It’s been a wacky few weeks for team UMC, who have successfully harnessed the unique sense of mischief of Madness, one of the best loved British groups of all time, for their new album Can’t Touch Us Now.
“The band have been actively involved in every step of the campaign,” says product manager Hannah Chadwick. “They’re up for almost anything and have bought their usual sense of humour and fun. Who else could get Ed Balls dancing in the halls of Elstree Studios?”
The impromptu nutty walk was captured during the band’s trip to Strictly Come Dancing last week where the band played new single Mr Apples for the primetime audience.
The group paid a visit to old friend Jools Holland earlier in the month, playing four tracks, including three new tracks from Can’t Touch Us Now.
The veterans of 35 years also achived a career first in the build up to releases, securing their first ever Radio 2 A-list.
Can’t Touch Us Now is the latest staging post on what some people still insist on calling a 'comeback', but is actually an extended rejuvenation and reinvention that has been gathering pace since the early 90s. Can’t Touch Us follows 2009’s acclaimed London concept album, The Liberty of Norton Folgate and 2012’s equally well regarded Oui Oui, Si Si, Ja Ja, Da Da.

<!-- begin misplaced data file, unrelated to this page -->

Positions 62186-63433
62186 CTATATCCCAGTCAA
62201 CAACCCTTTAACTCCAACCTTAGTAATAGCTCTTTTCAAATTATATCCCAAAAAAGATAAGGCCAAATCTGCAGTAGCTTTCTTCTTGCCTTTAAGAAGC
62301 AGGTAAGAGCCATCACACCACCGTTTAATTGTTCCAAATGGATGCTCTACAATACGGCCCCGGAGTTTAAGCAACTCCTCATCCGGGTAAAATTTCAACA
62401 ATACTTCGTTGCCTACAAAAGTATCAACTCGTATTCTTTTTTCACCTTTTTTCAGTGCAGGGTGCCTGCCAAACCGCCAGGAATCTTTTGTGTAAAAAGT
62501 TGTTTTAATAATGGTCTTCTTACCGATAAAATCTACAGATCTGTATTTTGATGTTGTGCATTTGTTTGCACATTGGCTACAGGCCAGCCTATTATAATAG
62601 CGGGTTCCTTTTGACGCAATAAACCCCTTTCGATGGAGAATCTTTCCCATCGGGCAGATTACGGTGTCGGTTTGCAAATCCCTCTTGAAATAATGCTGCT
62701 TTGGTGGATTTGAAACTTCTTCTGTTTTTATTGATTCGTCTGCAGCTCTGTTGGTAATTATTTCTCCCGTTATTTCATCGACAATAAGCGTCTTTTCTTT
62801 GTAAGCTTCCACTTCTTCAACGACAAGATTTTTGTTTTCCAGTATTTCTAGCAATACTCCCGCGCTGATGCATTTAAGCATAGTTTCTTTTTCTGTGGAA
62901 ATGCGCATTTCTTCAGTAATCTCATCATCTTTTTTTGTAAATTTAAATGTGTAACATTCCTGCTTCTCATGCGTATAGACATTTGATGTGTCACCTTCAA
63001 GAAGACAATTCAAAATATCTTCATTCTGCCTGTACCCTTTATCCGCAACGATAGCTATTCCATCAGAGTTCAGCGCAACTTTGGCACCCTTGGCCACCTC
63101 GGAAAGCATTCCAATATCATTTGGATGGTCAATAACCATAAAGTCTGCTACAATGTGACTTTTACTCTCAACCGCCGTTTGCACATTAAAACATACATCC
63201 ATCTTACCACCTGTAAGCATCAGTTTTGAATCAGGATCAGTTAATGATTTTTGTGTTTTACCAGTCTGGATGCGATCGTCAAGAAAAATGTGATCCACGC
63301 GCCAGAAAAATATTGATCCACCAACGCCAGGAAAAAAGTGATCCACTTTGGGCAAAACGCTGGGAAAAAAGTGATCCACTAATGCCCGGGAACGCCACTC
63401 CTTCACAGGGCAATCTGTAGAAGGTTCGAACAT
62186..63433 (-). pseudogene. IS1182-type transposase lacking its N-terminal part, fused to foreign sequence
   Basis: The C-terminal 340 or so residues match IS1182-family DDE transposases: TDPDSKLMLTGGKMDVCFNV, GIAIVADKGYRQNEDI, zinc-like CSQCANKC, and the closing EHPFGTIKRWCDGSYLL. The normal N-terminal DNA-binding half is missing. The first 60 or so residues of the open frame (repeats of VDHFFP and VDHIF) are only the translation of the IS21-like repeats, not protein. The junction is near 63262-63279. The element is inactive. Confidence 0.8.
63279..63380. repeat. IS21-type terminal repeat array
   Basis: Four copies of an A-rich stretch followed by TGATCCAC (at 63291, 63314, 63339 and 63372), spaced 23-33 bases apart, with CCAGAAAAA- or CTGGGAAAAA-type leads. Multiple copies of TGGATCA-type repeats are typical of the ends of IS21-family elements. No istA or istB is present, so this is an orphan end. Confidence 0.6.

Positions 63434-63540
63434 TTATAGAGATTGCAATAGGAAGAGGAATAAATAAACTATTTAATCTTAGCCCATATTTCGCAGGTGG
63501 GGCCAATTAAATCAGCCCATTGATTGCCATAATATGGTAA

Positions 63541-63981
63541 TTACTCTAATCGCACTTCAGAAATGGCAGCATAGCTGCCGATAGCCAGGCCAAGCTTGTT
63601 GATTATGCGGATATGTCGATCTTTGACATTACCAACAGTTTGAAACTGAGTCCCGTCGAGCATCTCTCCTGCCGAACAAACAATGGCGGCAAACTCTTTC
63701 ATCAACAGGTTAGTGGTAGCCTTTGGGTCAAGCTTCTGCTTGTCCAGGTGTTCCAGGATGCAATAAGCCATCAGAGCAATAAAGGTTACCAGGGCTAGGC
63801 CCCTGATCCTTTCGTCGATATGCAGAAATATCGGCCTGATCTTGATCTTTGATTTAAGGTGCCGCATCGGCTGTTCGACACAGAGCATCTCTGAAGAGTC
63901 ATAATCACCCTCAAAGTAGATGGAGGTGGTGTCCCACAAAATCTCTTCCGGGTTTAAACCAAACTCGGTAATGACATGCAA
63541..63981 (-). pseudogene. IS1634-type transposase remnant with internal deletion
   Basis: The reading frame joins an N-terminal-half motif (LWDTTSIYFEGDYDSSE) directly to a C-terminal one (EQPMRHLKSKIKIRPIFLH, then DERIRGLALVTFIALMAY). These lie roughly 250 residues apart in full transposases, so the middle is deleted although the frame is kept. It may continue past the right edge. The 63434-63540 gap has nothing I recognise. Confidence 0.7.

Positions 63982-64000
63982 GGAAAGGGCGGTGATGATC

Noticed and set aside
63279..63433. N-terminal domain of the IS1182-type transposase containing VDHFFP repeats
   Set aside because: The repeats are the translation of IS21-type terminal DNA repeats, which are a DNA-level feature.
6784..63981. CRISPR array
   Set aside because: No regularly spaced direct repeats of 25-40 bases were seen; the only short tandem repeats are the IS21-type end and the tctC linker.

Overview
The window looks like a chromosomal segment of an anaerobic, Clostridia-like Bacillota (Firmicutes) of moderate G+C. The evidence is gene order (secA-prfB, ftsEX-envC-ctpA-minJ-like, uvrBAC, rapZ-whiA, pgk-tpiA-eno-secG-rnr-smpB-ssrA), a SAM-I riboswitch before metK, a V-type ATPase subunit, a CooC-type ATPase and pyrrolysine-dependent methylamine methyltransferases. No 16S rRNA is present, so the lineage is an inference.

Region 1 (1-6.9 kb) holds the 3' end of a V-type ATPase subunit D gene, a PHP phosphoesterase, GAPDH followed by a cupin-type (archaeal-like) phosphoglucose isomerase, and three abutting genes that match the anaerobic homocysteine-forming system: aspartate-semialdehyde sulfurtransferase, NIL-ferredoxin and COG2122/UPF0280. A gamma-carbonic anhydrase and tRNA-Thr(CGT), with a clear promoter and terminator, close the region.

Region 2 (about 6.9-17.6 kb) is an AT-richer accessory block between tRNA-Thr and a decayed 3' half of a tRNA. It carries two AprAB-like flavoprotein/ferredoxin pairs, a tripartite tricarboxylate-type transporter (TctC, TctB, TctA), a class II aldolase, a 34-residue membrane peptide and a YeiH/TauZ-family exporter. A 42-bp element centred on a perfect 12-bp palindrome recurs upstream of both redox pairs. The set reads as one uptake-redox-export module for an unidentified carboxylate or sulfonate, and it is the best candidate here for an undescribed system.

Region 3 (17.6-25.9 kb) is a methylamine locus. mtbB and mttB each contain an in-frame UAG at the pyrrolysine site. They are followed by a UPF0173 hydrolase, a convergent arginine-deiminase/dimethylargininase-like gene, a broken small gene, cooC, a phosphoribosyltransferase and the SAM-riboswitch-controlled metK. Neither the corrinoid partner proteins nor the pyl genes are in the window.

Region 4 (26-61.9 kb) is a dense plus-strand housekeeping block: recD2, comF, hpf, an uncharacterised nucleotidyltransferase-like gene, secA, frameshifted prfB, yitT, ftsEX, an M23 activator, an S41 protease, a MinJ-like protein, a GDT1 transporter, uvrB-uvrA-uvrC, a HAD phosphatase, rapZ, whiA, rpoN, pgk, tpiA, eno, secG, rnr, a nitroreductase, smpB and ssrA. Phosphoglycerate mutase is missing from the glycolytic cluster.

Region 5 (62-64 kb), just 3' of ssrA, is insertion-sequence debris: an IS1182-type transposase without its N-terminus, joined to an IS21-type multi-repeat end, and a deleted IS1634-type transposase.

It provides another shot of what lead singer Suggs describes as "the warp factor to get away from the black hole of Eighties nostalgia". The album manages to be both ‘classic Madness’ and at the same time modern and inventive. All six members contributed tracks to the record and their collective experiences, memories and friendship are all there in the grooves.
Even though it’s been over 35 years since the band’s first single (The Prince, 1979), they show no sign of slowing up in terms of promotion or any loss of appetite for playing live.
Hannah adds, “There’s a whole host of other stuff coming up too, promo that only Madness could manage to pull off. Keep an eye on the Q Awards and in and around Camden in the coming months.
On the live front, the summer was dominated by two festival appearances: first there was the show-stealing greatest hits package at Glastonbury; then there was Madness’ very own House of Common shindig on Clapham Common on August Bank Holiday, which proved to be a joyous celebration of all things Nutty. Still to come is the House of Fun weekender at Minehad Butlins from 18-21 November.
Then in December the real work starts - The Can’t Touch Us Now tour sees the band play 12 shows in 17 days, including gigs at London’s O2 (10 December), the SSE Hydro Glasgow (15 December) and the Manchester Arena (16 December).
The tour will, of course, showcase the brilliant new album as well as reminding everyone of Madness’ position in the pantheon of Great British Pop. And each show will prove that this is a band with a catalogue second to none and a new album to stand alongside their very best work.